Destination wedding invites seem disingenuous
DEAR AMY >>
Since wedding season seems to be ramping up, I have a question about destination weddings. My goddaughter and her fiance have decided to marry in a very far-off foreign location this spring. This is not an easy trip, and it is expensive. I assume she wanted a wedding that had very few people in attendance; she certainly could not expect her grandparents or anyone that could not afford the trip to attend. That’s fine, but honestly I hate the philosophy: “It’s the bride’s day.”
A wedding used to be a celebration of two families joining. The problem? Wedding shower invitations! Why should I be invited to a shower hosted by people who know darn well the invitations were sent out to people who could in no way attend the wedding?
The reason for the shower invite: “Well, you WERE invited to the wedding” is disingenuous at best. I do love my goddaughter, but I need you to help me understand it from another point of view. if you have one. Am I off base?
DEAR HOMEBOUND >>
I completely agree with you regarding the change of focus that far-off destination weddings impose. (I’m referring here to weddings that take place in locations where neither the bride or groom have any personal or family connection.)
It seems to me that most often these weddings greatly reduce the number of invited guests who are willing or able to attend. Because of this, the invitation itself does seem disingenuous — and yet in this case, the couple are trying to recognize your close connection by inviting you. (Would you feel left out or insulted if you weren’t invited?)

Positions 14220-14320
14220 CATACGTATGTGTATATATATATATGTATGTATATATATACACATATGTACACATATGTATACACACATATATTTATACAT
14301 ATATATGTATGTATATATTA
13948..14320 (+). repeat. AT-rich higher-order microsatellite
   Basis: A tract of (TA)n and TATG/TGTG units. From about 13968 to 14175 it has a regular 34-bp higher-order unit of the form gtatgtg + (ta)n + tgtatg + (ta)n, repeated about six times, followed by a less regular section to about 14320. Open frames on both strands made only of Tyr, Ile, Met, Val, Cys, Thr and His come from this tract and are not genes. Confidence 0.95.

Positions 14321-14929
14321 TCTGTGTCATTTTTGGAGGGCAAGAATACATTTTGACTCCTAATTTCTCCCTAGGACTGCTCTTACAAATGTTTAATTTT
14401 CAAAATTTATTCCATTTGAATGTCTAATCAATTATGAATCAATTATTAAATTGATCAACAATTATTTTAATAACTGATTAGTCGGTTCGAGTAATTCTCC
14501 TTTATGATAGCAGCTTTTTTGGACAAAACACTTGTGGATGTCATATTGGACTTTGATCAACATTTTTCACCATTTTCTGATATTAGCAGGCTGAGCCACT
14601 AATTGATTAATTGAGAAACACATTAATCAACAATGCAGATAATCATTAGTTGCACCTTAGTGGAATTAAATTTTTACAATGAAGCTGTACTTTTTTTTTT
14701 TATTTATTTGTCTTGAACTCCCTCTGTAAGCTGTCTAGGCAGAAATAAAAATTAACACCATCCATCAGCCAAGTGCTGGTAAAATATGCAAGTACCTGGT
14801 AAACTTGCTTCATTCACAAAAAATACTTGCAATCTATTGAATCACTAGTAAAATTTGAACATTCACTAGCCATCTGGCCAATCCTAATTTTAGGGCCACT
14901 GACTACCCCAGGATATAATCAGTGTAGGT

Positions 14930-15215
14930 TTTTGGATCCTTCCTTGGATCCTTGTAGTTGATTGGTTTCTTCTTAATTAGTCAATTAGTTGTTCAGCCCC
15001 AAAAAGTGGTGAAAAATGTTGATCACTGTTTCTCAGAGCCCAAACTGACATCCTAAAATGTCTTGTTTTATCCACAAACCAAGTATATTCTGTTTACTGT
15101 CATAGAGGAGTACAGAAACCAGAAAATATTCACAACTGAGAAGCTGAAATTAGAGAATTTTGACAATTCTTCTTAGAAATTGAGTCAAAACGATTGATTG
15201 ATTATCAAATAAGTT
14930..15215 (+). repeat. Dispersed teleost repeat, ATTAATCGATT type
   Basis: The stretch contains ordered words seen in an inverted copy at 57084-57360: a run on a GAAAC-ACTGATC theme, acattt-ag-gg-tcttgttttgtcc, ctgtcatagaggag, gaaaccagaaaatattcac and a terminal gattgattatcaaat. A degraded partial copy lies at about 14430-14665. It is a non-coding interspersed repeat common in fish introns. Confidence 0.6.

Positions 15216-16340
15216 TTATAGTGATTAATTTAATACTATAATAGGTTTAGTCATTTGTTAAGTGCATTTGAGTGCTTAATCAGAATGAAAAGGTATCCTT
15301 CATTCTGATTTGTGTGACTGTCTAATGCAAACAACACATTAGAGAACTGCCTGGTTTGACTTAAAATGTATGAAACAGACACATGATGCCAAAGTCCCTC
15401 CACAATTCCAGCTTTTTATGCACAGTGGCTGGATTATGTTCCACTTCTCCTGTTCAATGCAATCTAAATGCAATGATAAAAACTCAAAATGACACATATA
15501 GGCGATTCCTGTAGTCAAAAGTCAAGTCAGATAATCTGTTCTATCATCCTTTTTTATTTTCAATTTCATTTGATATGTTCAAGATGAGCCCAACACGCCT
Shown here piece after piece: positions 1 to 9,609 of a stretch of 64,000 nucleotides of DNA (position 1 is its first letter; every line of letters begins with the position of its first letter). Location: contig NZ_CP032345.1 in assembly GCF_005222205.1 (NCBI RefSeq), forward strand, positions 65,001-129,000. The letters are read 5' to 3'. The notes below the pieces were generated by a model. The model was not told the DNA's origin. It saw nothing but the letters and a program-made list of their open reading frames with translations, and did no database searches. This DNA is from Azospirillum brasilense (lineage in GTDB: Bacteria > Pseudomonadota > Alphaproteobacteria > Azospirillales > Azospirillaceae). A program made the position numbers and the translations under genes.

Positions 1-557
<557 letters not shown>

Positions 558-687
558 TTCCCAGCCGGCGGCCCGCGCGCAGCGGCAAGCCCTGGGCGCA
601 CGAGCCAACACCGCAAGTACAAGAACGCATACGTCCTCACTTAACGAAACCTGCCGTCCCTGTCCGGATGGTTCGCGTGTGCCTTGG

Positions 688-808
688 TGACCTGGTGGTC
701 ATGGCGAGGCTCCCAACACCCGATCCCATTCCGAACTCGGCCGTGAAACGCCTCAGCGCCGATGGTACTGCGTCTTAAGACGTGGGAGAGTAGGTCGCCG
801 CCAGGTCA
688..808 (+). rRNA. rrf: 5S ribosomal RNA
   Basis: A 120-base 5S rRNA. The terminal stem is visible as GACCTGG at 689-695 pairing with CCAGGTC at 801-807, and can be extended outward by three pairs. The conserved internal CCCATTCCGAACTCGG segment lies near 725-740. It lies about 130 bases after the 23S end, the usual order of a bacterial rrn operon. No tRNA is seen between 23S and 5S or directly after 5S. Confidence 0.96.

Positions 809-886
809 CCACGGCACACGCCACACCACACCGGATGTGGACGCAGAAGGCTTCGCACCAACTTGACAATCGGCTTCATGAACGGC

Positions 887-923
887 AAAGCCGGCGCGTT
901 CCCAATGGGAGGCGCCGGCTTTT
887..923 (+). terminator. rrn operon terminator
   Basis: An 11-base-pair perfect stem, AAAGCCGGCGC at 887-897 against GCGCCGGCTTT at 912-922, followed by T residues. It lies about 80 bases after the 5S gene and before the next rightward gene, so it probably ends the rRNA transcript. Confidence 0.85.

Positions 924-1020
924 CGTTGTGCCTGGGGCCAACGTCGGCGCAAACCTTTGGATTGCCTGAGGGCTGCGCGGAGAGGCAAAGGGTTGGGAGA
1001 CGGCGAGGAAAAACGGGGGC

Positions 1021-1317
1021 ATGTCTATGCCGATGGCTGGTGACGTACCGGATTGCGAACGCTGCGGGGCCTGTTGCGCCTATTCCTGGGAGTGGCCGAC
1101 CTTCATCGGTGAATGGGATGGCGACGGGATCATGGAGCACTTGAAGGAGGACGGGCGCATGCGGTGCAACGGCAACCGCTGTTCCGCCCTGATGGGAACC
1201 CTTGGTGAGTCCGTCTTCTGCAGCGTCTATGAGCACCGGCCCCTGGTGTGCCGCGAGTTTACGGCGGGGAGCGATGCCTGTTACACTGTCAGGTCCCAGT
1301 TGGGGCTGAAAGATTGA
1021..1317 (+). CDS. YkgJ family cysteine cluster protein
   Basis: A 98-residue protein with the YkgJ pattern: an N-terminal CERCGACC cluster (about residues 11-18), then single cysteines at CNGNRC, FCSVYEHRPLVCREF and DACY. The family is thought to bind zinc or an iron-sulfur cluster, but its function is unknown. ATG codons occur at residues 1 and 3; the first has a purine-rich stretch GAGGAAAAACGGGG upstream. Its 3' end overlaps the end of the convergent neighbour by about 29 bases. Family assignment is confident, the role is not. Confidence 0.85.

Because of the pressure imposed by destination weddings, wedding showers seem to be changing, too. These more local showers are morphing into wedding celebrations that for many guests are more affordable and easier to attend than those far-off tropical weddings.
I differ from you in your reaction to be insulted by this shower invitation. I see this as an opportunity to celebrate with the couple and their families and to express your support and joy for the couple.
Shower gifts are often more modest than wedding gifts, so the idea that the couple is somehow “trolling for gifts” (a common accusation) is, I think, beside the point.
I think you should embrace this opportunity to celebrate the wedding, and consider yourself spared from making a trip you can’t afford — or simply don’t want to — take.